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Weeks v. St. Mary's Hospital

United States District Court, E.D. Missouri, Southeastern Division

April 9, 2019

ST. MARY'S HOSPITAL, et al., Defendants.



         This matter is before the Court on the motion of pro se plaintiff Rubin Rurie Weeks, a prisoner, for leave to commence this civil action without prepayment of the required filing fee. For the reasons stated below, the motion will be denied and this case will be dismissed.

         Three Strikes Rule: 28 U.S.C. § 1915(g)

         28 U.S.C. § 1915(g) limits a prisoner's ability to obtain in forma pauperis status if he has filed at least three actions that have been dismissed as frivolous, malicious, or for failure to state a claim. Section 1915(g) provides in relevant part:

In no event shall a prisoner bring a civil action ... under this section if the prisoner has, on three or more prior occasions, while incarcerated or detained in any facility, brought an action ... in a court of the United States that was dismissed on the grounds that it is frivolous, malicious, or fails to state a claim upon which relief may be granted, unless the prisoner is under imminent danger of serious physical injury.

28 U.S.C. § 1915(g). Section 1915(g) is commonly known as the “three strikes” rule, and it has withstood constitutional challenges. See Higgins v. Carpenter, 258 F.3d 797, 799 (8th Cir. 2001). In forma pauperis status is not a right, it is a privilege granted by the Court. Cross v. Gen. Motors Corp., 721 F.2d 1152, 1157 (8th Cir.1983) (“the decision whether to grant or deny in forma pauperis status is within the sound discretion of the trial court.”).

         Legal Standard on Initial Review

         Under 28 U.S.C. § 1915(e)(2), this Court must dismiss a complaint filed in forma pauperis if it is frivolous, malicious, or fails to state a claim upon which relief can be granted. To state a claim for relief, a complaint must plead more than “legal conclusions” and “[t]hreadbare recitals of the elements of a cause of action [that are] supported by mere conclusory statements.” Ashcroft v. Iqbal, 556 U.S. 662, 678 (2009). A plaintiff must demonstrate a plausible claim for relief, which is more than a “mere possibility of misconduct.” Id. at 679. “A claim has facial plausibility when the plaintiff pleads factual content that allows the court to draw the reasonable inference that the defendant is liable for the misconduct alleged.” Id. at 678. Determining whether a complaint states a plausible claim for relief is a context-specific task that requires the reviewing court to, inter alia, draw upon judicial experience and common sense. Id. at 679.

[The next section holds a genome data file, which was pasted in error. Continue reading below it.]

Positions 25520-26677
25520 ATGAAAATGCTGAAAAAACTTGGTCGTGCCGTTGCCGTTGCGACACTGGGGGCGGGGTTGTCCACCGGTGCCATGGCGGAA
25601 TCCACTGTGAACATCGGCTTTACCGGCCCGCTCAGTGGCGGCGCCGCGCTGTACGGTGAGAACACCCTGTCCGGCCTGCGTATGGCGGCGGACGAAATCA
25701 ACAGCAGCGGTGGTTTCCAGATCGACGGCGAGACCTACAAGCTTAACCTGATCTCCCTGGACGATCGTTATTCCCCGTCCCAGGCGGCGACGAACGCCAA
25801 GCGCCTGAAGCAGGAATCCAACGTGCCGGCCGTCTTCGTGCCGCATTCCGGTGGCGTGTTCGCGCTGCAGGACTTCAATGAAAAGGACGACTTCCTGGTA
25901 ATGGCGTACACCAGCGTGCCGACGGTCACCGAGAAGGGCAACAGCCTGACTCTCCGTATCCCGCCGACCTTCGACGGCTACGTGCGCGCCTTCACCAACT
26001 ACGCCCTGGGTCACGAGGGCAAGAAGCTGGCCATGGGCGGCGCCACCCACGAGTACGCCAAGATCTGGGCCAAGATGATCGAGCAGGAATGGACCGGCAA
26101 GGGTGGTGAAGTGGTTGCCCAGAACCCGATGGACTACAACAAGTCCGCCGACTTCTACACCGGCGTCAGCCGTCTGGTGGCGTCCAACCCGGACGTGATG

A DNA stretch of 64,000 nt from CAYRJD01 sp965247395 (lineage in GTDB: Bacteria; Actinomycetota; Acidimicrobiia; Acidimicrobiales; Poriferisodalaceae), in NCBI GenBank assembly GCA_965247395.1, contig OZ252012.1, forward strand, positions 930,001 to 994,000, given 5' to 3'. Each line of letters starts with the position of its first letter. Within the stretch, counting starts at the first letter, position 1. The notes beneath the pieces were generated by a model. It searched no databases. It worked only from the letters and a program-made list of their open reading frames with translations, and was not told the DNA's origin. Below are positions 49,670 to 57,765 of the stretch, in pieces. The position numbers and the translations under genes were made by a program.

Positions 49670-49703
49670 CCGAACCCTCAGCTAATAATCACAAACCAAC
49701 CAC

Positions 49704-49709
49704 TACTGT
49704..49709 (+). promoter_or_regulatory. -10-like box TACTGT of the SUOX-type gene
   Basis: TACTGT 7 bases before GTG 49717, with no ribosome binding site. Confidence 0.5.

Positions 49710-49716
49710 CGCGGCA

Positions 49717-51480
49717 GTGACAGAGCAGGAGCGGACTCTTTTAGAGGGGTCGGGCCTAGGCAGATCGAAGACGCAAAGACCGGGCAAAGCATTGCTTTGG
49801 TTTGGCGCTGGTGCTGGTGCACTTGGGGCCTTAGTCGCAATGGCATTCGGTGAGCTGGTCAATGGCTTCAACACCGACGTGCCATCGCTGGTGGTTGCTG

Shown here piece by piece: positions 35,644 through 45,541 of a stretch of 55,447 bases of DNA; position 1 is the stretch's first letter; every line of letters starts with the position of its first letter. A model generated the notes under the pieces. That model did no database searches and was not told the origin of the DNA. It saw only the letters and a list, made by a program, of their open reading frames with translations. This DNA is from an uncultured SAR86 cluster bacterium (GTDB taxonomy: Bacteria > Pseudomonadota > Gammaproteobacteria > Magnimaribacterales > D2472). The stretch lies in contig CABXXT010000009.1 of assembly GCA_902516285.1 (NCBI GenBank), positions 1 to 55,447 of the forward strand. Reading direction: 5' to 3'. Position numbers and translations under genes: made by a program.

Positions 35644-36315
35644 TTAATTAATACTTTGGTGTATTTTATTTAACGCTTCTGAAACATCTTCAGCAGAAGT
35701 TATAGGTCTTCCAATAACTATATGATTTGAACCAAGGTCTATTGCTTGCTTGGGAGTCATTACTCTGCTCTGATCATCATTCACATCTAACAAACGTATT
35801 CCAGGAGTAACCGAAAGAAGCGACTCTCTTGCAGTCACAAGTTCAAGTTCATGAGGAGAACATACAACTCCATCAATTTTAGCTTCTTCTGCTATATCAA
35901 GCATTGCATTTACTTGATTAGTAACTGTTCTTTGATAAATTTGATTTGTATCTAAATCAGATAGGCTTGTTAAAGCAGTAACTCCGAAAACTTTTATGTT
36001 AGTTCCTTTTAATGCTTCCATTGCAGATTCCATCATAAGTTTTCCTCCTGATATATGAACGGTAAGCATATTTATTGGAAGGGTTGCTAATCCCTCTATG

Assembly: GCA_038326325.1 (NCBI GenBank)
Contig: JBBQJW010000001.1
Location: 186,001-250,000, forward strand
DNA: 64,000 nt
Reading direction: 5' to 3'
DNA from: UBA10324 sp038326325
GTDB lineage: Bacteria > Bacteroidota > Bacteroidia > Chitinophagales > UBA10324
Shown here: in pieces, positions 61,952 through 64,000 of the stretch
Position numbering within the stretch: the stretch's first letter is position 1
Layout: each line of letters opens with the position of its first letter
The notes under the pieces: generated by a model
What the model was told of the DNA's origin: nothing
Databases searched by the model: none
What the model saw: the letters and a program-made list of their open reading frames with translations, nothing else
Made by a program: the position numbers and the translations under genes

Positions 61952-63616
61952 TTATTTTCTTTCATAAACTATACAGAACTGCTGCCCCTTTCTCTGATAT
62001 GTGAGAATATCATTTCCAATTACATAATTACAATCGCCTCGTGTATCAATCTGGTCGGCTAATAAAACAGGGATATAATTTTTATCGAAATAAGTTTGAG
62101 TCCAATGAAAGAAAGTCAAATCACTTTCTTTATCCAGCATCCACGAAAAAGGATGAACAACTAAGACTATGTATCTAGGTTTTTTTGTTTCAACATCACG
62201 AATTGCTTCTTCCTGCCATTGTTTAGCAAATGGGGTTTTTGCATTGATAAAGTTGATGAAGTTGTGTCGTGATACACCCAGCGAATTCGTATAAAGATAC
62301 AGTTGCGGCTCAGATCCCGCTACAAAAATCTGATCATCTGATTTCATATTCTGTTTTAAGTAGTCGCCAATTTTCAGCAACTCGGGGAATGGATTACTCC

Section 1915(e)(2) also allows this Court to dismiss a duplicative complaint that raises issues that are directly related to issues in another pending action brought by the same party. Aziz v. Burrows, 976 F.2d 1158 (8th Cir. 1992). An action is duplicative if the parties, issues, and available relief do not significantly differ between two actions. I.A. Durbin, Inc. v. Jefferson Nat. Bank, 793 F.2d 1541, 1551 (11th Cir. 1986).

         Pro se complaints are to be liberally construed. Estelle v. Gamble, 429 U.S. 97, 106 (1976). However, they still must allege sufficient facts to support the claims alleged. Stone v. Harry, 364 F.3d 912, 914-15 (8th Cir. 2004); see also Martin v. Aubuchon, 623 F.2d 1282, 1286 (8th Cir. 1980) (even pro se complaints are required to allege facts which, if true, state a claim for relief as a matter of law). Federal courts are not required to “assume facts that are not alleged, just because an additional factual allegation would have formed a stronger complaint.” Stone, 364 F.3d at 914-15. In addition, giving a pro se complaint the benefit of a liberal construction does not mean that procedural rules in ordinary civil litigation must be interpreted so as to excuse mistakes by those who proceed without counsel. See McNeil v. U.S., 508 U.S. 106, 113 (1993).